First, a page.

US counties cannot access CDC and Census data to identify the unvaccinated
An online article says US Census data and CDC vaccination numbers were compared by a Kentucky county health department to determine the vaccination status of its residents. This is false; the Census Bureau and the CDC deny sharing any data with local officials that would lead to singling out the vaccinated from the unvaccinated, noting that to do so would break the law.
"Census Data, CDC Database Expose Unvaccinated," says the headline of an online article published on September 17, 2021 on Real Raw News, a website that has been flagged by AFP Fact Check in the past for sharing false information.
The article claims that a representative of the Elliot County health department in Kentucky visited the house of "Mr. Oliver," a resident of the city of Sandy Hook.
The official then supposedly told the resident that the health department knew three members of his household were unvaccinated against Covid-19 -- a conclusion that the article claims was reached after comparing the Centers for Disease Control and Prevention (CDC) numbers on vaccination and Census Bureau data.
Another website later picked up the story here, while social media posts shared it here, here and here.
However, both the CDC and the Census Bureau told AFP the claim was false.
Real Raw News says on its "About Us" page that its website "contains humor, parody, and satire," but it fails to mention the nature of the article that shares the Elliot County resident's testimony. Comments posted under the story also appear to show readers took it seriously.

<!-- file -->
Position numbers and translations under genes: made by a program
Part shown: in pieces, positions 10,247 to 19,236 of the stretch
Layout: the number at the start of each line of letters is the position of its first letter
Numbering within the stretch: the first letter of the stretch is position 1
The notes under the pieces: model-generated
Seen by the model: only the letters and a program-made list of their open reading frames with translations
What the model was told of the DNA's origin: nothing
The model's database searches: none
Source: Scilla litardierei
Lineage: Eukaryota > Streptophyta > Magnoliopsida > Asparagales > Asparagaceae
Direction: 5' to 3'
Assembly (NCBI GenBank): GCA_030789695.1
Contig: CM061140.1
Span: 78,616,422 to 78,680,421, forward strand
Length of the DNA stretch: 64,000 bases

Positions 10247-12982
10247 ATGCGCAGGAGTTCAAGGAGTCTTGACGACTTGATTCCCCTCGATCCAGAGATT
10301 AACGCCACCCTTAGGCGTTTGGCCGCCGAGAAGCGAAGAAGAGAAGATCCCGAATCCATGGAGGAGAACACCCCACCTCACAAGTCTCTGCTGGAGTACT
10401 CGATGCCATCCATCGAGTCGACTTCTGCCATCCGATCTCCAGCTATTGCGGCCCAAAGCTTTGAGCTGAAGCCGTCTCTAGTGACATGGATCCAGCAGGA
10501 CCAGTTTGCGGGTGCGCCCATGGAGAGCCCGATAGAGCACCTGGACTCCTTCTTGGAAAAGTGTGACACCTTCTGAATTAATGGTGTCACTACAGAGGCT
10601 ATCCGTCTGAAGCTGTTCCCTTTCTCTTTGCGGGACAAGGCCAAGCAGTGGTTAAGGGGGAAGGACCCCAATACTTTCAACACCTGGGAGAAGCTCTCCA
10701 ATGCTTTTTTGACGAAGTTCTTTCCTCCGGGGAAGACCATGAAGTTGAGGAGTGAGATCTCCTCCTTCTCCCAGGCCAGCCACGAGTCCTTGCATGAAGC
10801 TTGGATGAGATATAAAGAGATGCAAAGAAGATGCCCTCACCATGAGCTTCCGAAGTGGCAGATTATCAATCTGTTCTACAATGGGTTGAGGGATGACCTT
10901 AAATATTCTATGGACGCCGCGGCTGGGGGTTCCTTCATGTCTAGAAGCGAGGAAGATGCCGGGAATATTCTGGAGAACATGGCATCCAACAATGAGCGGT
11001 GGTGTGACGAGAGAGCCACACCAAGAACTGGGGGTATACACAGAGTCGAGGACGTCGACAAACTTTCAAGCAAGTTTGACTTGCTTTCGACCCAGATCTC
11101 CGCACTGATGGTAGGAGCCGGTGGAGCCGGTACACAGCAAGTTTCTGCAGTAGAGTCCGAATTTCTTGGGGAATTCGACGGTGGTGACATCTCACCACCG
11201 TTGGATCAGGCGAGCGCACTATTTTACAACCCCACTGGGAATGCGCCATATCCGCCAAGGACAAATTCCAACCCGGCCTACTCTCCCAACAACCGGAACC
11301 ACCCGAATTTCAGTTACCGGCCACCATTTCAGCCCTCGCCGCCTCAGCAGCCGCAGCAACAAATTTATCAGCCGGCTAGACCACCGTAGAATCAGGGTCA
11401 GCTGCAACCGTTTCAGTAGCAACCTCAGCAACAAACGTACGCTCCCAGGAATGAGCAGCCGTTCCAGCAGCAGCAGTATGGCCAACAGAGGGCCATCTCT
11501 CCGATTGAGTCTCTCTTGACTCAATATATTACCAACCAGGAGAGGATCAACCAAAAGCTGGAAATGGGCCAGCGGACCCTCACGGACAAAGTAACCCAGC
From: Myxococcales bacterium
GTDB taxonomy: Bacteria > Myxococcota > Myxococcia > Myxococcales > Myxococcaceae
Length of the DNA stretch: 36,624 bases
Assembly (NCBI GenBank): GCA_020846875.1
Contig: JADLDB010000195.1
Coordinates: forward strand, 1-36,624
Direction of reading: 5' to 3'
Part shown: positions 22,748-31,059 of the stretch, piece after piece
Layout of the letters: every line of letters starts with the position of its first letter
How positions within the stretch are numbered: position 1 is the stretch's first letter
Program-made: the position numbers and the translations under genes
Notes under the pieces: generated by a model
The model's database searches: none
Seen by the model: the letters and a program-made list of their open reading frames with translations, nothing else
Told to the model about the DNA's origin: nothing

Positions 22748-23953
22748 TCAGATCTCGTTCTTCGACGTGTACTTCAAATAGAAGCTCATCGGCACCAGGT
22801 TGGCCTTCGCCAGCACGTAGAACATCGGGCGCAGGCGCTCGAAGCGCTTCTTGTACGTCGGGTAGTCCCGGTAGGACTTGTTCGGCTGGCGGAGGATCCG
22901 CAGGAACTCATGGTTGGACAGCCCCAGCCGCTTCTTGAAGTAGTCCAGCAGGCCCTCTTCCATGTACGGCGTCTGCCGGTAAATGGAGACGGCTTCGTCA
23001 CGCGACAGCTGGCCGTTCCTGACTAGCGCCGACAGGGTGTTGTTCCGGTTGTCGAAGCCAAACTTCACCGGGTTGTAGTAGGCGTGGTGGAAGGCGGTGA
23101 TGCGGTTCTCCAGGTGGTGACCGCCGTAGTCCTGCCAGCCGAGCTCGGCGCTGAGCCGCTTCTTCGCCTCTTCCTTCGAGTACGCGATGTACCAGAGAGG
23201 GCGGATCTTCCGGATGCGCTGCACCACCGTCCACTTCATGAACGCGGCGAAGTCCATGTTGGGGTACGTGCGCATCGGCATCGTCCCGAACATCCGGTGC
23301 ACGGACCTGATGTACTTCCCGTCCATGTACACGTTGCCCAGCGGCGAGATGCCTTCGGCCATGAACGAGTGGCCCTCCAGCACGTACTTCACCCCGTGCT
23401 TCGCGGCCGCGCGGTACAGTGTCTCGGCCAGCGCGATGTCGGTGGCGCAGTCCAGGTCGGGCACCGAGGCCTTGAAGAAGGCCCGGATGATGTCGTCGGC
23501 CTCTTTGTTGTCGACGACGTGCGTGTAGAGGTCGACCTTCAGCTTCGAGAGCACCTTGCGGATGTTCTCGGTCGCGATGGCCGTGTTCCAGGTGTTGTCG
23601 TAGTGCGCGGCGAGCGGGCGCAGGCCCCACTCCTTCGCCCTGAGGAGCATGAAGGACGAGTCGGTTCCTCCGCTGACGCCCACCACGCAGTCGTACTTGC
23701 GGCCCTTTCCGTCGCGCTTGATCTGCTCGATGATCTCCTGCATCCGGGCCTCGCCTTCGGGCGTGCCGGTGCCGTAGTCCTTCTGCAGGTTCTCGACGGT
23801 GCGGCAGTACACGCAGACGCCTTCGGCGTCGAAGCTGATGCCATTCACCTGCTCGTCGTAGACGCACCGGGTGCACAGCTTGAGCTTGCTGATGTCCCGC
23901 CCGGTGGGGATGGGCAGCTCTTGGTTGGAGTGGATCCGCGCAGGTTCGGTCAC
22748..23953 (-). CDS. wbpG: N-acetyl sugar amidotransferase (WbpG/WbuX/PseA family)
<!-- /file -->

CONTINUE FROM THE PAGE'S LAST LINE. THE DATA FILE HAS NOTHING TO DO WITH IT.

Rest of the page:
According to the US Census Bureau, "the law prevents the Census Bureau from sharing your information with any local, state, or federal health officials." Census answers "cannot be used against you by any government agency in any way."
The Census Bureau is bound by Title 13 of the US Code to provide strong protection for the information it collects from individuals and businesses. Employees are also sworn to protect confidentiality.
"CDC is not sharing such data either," CDC senior public affairs officer Tom Skinner told AFP.
Despite a century of medical advances, more Americans have died from Covid-19 than the number who succumbed to the 1918 flu pandemic, according to Johns Hopkins Medicine data.
The latest numbers coincide with a fourth wave of infections driven by the highly contagious Delta variant, with low vaccination uptake in many regions seen as the main cause of death.